After taking two state titles at the convention in November, Wrens Middle School Beta Club members are working to raise funds to compete at Nationals this summer.
Club sponsor Michelle Stewart said that she is proud of her students who won first place in engineering-based Tower of Power and Robotics competitions and Ka’Niya Lewis who placed fourth in the state in the oratory competition.

Gunn Drug celebrates 60 years of service

Special Report
As of this week, Gunn Drug Company has been serving the citizens of Wadley for more than 60 years. 
In 1956, Dudley Gunn came to Wadley from Millen to work at Tarver Drug Company with the intent to buy the business. The purchase was completed on Jan. 7, 1957 with finances provided by a loan from “Geeche” Wasden. 
Those were the days of being open from 8 a.m. to 10 p.m., big land-owner farmers charging their workers’ purchases and paying once a year after reaping the crops, Rexall “one cent sales” and soda fountains. 

Christmas house lights up Louisville

Some men say they marry women who are good cooks. Some men marry women with money or who are pretty. But one man in Louisville said he married his wife because he wanted a Christmas decoration.
“It’s a big, round candle. It was her grandmother’s. So, I married her so I could have that candle,” said Chris Simpson. 
It must be some candle; they’ve been married 18 years.

Church receives flag and pole

The flag flapped and popped and the steeple reached for heaven. 
Magnolia Baptist Church’s congregation stood between its sanctuary and cemetery saluting the Star -Spangled Banner and honoring the man responsible for their newest addition.
Wanda Davis presented the church with a new flagpole and flag on behalf of Woodmen of the World Insurance Nov. 20 in honor of Allen Gilmer, a member of Magnolia Baptist for more than 50 years before he died in February. 

Wrens native pens seventh novel: Terri Sheppard Dawson will hold a book signing at The Bookworm Dec. 1

As a child, Terri Sheppard Dawson hid among the ferns and splashed in the crystal waters that flowed in the shadows of the former hotel at Omaha Springs near Avera. A native of Wrens, she visited it with her grandparents.
“It might have been an old rundown place in the woods to some people back then, but to a lot of us it was magic,” Dawson said. 

A Tuna Christmas opens in Bartow: Schoolhouse Players production to run Nov. 11 through Nov. 20

Special Report
In appreciation for all that our veterans have done and do for America, The Schoolhouse Players offers veterans free admission on opening night of the laugh-loaded play, A Tuna Christmas, by Joe Sears, Jaston Williams and Ed Howard. Complimentary tickets for veterans on Veterans Day is The Players’ way of expressing profound gratitude to the men and women who protect America’s freedom. 

Pig 'n Pie winners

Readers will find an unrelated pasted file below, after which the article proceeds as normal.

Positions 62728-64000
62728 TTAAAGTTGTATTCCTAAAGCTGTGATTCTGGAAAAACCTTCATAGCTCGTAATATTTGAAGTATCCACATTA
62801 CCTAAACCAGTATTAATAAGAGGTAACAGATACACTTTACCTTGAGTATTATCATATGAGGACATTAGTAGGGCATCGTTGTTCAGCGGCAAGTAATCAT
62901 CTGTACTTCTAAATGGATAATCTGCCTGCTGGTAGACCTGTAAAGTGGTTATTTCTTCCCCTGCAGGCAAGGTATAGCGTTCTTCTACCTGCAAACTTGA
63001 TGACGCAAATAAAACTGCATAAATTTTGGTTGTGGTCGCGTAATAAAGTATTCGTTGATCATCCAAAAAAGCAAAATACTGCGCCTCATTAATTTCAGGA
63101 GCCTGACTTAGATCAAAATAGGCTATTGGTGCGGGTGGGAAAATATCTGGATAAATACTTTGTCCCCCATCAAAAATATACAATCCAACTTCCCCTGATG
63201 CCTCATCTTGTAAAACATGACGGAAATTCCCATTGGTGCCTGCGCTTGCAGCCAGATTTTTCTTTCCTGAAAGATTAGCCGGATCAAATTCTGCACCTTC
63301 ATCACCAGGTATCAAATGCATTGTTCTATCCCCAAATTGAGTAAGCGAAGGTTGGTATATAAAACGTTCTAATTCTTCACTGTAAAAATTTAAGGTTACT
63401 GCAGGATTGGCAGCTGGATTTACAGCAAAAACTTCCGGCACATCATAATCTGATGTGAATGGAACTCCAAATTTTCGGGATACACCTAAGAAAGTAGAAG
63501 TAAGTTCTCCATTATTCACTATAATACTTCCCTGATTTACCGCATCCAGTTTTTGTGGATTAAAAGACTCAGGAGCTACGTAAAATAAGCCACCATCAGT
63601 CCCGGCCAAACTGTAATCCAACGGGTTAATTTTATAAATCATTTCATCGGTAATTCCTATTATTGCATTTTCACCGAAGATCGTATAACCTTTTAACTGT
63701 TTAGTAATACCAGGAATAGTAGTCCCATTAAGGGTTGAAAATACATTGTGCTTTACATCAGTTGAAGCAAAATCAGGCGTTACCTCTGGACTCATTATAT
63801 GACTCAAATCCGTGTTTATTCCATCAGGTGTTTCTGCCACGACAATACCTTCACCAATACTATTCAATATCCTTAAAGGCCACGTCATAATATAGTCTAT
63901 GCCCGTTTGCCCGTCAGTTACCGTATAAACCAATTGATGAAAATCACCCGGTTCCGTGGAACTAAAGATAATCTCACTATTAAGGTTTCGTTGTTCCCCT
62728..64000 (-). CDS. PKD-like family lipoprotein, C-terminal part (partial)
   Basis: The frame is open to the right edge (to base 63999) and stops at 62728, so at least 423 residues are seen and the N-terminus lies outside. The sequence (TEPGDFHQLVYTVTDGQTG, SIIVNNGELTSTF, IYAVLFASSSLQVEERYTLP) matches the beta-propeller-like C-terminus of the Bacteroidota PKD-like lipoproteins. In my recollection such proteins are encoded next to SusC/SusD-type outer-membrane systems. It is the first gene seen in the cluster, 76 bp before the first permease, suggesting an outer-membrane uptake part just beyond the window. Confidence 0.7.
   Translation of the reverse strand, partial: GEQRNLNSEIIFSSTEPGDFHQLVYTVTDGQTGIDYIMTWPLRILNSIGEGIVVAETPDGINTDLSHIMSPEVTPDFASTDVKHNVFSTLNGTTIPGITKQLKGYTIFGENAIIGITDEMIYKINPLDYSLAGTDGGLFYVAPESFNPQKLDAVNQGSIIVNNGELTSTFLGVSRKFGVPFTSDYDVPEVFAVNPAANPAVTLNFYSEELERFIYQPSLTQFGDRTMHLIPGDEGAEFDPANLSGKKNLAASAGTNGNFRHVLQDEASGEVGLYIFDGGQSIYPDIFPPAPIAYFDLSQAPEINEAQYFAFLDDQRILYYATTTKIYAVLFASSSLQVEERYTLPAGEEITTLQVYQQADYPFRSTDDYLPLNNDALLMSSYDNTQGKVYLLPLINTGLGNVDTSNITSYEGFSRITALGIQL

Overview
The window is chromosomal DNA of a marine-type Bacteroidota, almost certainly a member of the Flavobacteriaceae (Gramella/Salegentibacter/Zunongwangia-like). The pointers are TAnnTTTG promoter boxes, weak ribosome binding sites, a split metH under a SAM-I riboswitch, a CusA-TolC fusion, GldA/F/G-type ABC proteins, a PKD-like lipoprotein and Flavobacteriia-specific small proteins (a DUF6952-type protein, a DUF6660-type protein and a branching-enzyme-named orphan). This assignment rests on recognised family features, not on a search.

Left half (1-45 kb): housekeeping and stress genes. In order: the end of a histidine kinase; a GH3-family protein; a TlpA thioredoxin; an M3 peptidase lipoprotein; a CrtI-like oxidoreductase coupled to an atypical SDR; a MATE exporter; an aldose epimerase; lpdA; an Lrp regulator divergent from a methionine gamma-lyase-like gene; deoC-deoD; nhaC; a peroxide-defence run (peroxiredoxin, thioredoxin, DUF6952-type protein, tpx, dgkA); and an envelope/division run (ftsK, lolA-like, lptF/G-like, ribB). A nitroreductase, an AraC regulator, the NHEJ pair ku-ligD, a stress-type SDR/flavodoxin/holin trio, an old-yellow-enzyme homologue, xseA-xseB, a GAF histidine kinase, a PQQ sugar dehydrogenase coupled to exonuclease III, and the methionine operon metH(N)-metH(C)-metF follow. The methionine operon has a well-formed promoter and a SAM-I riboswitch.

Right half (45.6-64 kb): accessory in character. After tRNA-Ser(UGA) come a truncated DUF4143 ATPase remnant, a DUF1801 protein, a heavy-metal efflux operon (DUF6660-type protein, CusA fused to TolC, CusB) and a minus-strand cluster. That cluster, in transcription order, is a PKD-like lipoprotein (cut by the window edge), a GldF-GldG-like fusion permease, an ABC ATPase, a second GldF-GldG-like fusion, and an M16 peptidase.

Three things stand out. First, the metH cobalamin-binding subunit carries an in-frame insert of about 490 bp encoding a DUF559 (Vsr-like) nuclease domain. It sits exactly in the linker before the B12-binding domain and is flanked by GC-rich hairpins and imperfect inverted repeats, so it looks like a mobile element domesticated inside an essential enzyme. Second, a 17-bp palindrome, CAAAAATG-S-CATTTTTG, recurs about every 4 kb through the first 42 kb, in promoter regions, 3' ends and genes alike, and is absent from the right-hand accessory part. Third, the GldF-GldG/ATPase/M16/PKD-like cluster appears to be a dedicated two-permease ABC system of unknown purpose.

Father and son team Chris and Cole Rabun (above) finished first and second in the pie eating contest during the recent Pig n’ Pie festival in Wrens. Carol Bullock and Lydia Holt each won first prizes in their divisions of the homemade pie contest. Preston Bullock came in first in the 5K and Patrick Squires finished second. A portion of the proceeds are going to the Family Y in Wrens.

Bartow to host 25th Speir’s Turnout Festival this Saturday

Special Report
This summer’s heat was brutal; but, that’s all behind us now, and it’s time to make the most of this gorgeous fall weather. 
 So how about bringing the family to Bartow’s 25th Annual Speirs Turnout Festival? This event has a tradition of offering its visitors tasty foods, exciting shopping, and soul-stirring musical performances. This year’s edition will be no exception. The Festival will be held, as always, in downtown Bartow, this Saturday, Oct. 22, and will run from 9 a.m. until 3 p.m. 

Wrens Pig n Pie festival scheduled for Saturday

There are big plans for next Saturday in Wrens. 
On Oct. 22, Wrens will have a Saturday worth waking up to see. Mary West of Mary West Promotions recently announced a Pig n Pie Contest.
There will be a 5k walk and run, 26 vendors, a pie-eating contest and a pie auction.
If that’s not enough, West said there will be barbecue featuring Chef Eric Martin of Flav-R Town USA; a Homemade Pie Contest with a blue ribbon winner in each of four categories, berry, fruit, cream and nut; local businesses, artisan and crafts vendors and food vendors.

REACH: School system recognizes its first five REACH scholars at signing day

Five eighth grade students signed agreements recently to do their parts in planning for the future of their education. In return, each one, upon graduating high school, will get at least $10,000 in scholarships.
“This is a partnership between these students, their schools and their families, to get them not just to college, but through college,” Assistant Superintendent Sam Dasher said before introducing the county’s first five Reach Scholars, Raven Birt, Braydon Cook, Izaiah Gaines, Quentin Smith and Ka’Dasha Nelson.